In 2003, the Union of the Muslims of Italy (UOMII), led by a radical convert to Islam named Adel Smith, brought a court action to have the crucifix removed from all public schools in that predominantly Catholic country. Calling the crucifix a “small body on two wooden sticks,” and “a miniature cadaver,” Smith and UOMII lobbied hard for their removal. Also on their agenda was the removal of an “offensive” 15th century Giovanni di Modena fresco in the Bologna cathedral and the deletion of Dante’s Divine Comedy from the school syllabus. Smith said both showed the prophet Mohammed cast into hell and were blasphemous against Islam.
The local Italian Court ruled in favor of the Smith and the Muslims. The schools appealed.
The matter was taken up by the European Court of Human Rights in Strasbourg, France (along with a similar action by a different plaintiff), and in a stunning decision, which has gone almost entirely unreported by most major news outlets and cable programs (with the exception of a small, peripheral mention on Fox News) in this country, that Court also ruled last week that displaying crucifixes in the Italian schools violated Europe’s principle of “secular education,” and “might be intimidating for children from other faiths.”
The presence of the crucifix could be … disturbing for pupils who practiced other religions or were atheists, particularly if they belonged to religious minorities. The compulsory display of a symbol of a given confession in premises used by the public authorities… restricted the right of parents to educate their children in conformity with their convictions.
The ruling has provoked outrage from all levels of Italian society, being nearly unanimously condemned by Christians, greens, conservatives, and even communists, who called the ruling “absurd.”
Mariastella Gelmini, a member of the government of conservative Prime Minister Silvio Berlusconi, argued that:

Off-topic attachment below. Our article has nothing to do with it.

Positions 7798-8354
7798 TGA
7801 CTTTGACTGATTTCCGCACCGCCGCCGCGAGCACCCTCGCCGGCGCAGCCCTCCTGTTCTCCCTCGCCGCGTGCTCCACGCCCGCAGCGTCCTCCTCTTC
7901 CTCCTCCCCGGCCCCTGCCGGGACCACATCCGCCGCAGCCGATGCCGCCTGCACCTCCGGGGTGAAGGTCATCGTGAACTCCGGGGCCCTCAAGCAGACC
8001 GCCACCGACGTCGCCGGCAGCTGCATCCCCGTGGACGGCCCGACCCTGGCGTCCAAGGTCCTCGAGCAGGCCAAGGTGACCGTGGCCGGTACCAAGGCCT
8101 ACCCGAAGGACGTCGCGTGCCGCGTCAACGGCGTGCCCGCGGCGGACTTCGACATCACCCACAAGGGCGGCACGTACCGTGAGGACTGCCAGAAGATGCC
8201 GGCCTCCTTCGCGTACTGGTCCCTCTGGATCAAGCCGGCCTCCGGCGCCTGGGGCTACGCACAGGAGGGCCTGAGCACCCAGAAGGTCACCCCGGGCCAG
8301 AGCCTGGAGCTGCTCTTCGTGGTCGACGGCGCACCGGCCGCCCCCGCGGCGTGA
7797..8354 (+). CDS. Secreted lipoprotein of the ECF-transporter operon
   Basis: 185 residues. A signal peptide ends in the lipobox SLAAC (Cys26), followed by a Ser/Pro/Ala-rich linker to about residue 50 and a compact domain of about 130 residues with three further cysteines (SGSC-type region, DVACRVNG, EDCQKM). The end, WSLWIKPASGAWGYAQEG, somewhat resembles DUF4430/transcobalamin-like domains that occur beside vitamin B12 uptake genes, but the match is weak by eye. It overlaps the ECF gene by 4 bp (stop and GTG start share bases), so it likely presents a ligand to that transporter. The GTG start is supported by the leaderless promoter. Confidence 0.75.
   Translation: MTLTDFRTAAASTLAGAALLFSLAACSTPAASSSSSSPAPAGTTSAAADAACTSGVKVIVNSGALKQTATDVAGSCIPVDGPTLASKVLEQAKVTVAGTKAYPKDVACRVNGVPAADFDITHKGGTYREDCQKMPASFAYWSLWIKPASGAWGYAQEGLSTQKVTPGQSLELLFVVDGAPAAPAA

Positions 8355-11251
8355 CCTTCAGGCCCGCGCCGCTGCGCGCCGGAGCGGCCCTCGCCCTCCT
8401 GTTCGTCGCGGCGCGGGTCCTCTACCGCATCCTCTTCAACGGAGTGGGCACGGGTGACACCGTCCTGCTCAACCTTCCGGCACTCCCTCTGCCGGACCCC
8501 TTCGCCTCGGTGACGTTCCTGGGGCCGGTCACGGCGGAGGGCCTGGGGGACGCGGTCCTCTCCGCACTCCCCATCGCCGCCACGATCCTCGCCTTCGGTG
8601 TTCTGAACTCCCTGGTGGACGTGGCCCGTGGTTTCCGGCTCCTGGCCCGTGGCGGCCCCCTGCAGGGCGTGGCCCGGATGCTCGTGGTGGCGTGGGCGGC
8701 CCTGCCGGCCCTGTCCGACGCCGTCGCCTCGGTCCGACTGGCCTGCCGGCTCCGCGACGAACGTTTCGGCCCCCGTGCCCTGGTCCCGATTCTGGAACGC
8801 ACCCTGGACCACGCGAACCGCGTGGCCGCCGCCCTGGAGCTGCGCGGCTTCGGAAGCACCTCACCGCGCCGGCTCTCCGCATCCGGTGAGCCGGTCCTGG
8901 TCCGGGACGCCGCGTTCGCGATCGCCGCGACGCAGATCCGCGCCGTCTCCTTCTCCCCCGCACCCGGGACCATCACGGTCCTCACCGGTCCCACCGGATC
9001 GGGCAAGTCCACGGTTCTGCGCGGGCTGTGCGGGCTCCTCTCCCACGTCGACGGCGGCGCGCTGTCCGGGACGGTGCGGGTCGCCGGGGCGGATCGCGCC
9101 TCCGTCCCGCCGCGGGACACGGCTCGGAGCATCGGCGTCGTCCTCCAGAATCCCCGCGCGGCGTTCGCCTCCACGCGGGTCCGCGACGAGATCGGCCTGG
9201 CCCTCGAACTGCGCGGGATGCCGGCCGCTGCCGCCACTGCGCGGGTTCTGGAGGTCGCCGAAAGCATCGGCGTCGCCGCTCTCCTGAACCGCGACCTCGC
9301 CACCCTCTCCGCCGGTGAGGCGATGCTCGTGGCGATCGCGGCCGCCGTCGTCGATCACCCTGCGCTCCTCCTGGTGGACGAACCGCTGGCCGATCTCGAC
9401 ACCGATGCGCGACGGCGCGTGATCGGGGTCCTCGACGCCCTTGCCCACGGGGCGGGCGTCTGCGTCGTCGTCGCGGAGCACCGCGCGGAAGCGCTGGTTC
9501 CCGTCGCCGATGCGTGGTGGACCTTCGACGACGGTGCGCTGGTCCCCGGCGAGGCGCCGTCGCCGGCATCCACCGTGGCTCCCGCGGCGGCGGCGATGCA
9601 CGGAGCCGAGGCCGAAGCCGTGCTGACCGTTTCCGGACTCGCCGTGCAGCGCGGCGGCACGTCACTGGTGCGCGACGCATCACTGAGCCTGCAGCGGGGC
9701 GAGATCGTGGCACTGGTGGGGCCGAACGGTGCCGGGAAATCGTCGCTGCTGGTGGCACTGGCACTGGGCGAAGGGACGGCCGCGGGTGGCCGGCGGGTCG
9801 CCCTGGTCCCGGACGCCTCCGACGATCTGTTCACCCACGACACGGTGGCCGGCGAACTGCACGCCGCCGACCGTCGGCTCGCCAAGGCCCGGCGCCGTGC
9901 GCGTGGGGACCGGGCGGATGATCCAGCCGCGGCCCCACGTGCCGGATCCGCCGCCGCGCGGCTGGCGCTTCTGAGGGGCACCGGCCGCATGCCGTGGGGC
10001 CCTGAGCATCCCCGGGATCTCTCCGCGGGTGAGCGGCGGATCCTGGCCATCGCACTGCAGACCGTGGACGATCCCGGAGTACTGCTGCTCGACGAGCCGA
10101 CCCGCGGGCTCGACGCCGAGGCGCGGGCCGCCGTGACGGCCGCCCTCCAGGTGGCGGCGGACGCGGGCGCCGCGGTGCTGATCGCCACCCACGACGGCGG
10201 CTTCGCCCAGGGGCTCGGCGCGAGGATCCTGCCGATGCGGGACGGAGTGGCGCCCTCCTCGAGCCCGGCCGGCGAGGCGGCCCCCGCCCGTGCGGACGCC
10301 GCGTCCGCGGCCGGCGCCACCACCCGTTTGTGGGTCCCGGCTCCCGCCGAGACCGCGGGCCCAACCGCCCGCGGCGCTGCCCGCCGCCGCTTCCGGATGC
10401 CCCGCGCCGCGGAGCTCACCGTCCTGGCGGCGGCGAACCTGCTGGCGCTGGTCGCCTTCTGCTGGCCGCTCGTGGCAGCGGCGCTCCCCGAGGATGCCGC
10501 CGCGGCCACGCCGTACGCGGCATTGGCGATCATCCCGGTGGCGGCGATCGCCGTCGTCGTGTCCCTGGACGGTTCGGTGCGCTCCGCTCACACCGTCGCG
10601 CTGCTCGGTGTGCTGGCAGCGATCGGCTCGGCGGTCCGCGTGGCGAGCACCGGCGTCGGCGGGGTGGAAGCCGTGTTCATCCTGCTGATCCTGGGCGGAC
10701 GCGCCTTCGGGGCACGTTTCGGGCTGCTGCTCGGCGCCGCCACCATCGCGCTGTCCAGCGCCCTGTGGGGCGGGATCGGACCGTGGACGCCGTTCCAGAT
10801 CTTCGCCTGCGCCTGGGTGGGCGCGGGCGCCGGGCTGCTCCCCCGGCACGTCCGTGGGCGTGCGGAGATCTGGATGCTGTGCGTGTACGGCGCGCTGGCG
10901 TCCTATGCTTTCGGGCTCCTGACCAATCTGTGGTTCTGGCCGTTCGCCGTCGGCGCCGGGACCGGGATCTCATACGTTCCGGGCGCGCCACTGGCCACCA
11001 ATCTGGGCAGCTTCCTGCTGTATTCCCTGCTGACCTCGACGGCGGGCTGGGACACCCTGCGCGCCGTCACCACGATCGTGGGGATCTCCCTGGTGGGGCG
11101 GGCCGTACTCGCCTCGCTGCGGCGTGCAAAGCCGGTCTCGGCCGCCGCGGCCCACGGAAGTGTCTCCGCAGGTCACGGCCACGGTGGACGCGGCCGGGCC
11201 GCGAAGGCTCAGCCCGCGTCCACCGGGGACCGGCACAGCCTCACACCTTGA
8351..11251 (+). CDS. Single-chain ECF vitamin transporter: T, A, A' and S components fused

No one, and certainly not an ideological European court, will succeed in erasing our identity.
The head of the main opposition leftist Democratic Party, Pierluigi Bersani, commented that the ruling lacked common sense.
I think a longstanding tradition like the crucifix can’t be offensive to anyone.
Foreign minister Franco Frattini, speaking during a visit to Morocco, said it was an attack on Italy’s Christian identity and that the government would appeal the decision.
At a time when we’re trying to bring religions closer together, this is a blow to Christianity.
Those sentiments aside, it may already be too late for Italy.
Although generations of Italian children have grown up studying in classrooms displaying a crucifix, Italy has been transformed of late with the arrival of some 4.5 million refugees and asylum seekers (about 8% of the entire population), a huge percentage of which are Muslims. The influx has led to deep-seated tensions with Muslim immigrants from North Africa and the Middle East (who tend to resist assimilation and are becoming more vocal and radicalized as their numbers grow) despite efforts by the Italian government to accommodate them (as evidenced by the building the Grand Mosque in Rome, the largest Mosque in Europe).
To add insult to injury, the European Court has also fined the Italian government the sum of five thousand Euros, for their role in:
Psychologically damaging students who were forced to learn in the midst of a crucifix.
The Islamization of Europe continues unabated.